He’s a Listener…

Castan CentreHe has also a very strong respect for indigenous practices and local wisdom. He always believes that you could not survive in farming if you did not know what to do.

Not like some agriculture specialists nowadays who walk straight into a developing country and say ‘We can teach you what to do.’

Sombath never did that. He always tried to learn and listen first, and that has always been the way he works with other people. He’s a listener. He doesn’t talk very much. He listens first.

Ng Shui Meng, in remarks given at Castan Event: Enforced Disappearances in Asia: the case of Sombath Somphone, held at the Monash University, Melbourne, Australia on 06 March 2014.

On human capacity in Laos

…the Lao have certain capacities that we don’t put as much value on as we should: The capacity to share; the capacity to care. It’s very high here. But we don’t see that as capacity.

On Economics and DevelopmentThis video is one of a series from an interview by Ore Huiying with Sombath in August, 2010.

Let the Young People Work on It

sombath_fishing_skillsThe most effective way of bringing about holistic education is the participation of young people in designing the future of our education and pattern of development. Young people themselves are more open-minded to new ideas and behaviors and should take ownership in designing their own future. We, adults, are not their future. We, adults, have broken the world. And we do not know how to fix it. So let the young people work on it. We can use our wisdom, not greed, and compassion to guide and mentor them.

Sombath, in “Interconnectedness for Happiness Together,” Asian Public Intellectuals Newsletter, March-August 2012.


Dear Sombath…from Anne-Sophie Gindroz (1)

Dear Sombath

These words are to thank you
Thank you for what I have learnt with you
Not only the what, but more importantly the how
As the journey matters more than the destination.

You believe in education
Not to reduce the world to few theories
But to learn from diversity,
Not to frame minds into models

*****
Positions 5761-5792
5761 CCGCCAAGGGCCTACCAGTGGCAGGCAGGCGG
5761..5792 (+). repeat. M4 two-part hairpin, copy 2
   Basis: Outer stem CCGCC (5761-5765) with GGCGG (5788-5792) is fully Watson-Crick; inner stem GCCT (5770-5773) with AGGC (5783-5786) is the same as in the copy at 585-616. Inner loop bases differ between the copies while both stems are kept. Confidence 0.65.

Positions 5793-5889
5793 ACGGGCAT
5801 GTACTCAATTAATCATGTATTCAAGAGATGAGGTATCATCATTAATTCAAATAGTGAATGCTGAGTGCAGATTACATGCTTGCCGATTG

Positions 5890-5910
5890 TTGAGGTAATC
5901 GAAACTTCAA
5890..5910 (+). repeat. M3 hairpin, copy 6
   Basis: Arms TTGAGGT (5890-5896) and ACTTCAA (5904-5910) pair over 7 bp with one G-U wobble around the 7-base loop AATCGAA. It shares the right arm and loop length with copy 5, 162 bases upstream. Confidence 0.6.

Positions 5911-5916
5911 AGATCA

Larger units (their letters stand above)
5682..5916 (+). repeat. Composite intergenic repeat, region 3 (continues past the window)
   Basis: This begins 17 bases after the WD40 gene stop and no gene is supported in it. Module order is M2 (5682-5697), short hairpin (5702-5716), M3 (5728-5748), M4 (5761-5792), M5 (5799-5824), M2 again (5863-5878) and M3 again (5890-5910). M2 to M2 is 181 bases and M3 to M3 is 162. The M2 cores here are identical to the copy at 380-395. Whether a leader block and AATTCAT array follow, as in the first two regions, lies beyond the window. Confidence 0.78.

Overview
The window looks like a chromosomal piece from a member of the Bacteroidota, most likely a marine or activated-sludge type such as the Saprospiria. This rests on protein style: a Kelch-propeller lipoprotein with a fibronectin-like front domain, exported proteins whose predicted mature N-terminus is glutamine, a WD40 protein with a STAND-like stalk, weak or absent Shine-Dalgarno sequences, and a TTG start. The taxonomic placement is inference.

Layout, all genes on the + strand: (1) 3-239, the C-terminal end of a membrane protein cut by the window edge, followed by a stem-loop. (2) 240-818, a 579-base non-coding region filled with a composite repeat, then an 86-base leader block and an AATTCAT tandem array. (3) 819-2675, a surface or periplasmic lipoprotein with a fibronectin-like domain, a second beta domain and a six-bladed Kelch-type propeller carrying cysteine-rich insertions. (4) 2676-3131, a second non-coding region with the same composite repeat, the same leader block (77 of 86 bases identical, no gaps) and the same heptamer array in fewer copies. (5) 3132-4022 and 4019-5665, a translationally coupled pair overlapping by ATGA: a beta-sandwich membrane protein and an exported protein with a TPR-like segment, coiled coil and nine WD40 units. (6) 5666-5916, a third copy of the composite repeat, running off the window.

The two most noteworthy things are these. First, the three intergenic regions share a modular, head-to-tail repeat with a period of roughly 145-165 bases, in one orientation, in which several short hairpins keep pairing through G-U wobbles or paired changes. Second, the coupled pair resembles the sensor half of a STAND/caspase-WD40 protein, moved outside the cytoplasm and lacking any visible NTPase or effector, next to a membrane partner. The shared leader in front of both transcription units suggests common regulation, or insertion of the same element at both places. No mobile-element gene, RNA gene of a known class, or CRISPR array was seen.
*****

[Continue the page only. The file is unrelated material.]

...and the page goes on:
But to stimulate critical thinking.

You practice education that opens windows
Not education that builds walls,
Because power lies in consciousness
And freedom to make own decisions.

Dear Sombath,
I admire the way you navigate authoritarian systems
Led by your unshakable faith
That there is wisdom in every mind
And kindness in every heart.

You always look for common grounds
Always to engage, never to confront
Compromising not on the fundamentals
But on time necessary to make these acceptable.

Real authority is not the one imposed by others
But the one we retain on our life choices,
When we follow values instead of orders
And obey sense of justice rather than duty.

And this is all part of happiness
This ultimate goal that should guide us all,
Which can’t be measured by individual wealth
Nor economic growth based development.

If freedom is about making own choices
Happiness comes from this deep and strong conviction
That we are making the right choices
As individual, community members, citizens of the world.

Dear Sombath,
Beyond awards and public recognition
You are a leading figure for your community
A father for so many young people
And a cherished friend for those who got to know you.

You have gained respect for what you are
Living by those values you believe in
And your humility and wisdom
Are more powerful than violence and lies.

Bodies are not immortal, but souls are
People might disappear, but ideals remain
Cultivated by younger generations,
Nurtured by their quest for harmony and justice.

Dear Sombath,
Your light will shine on
Like stars in the sky
Your presence will always be
Like hope in my heart.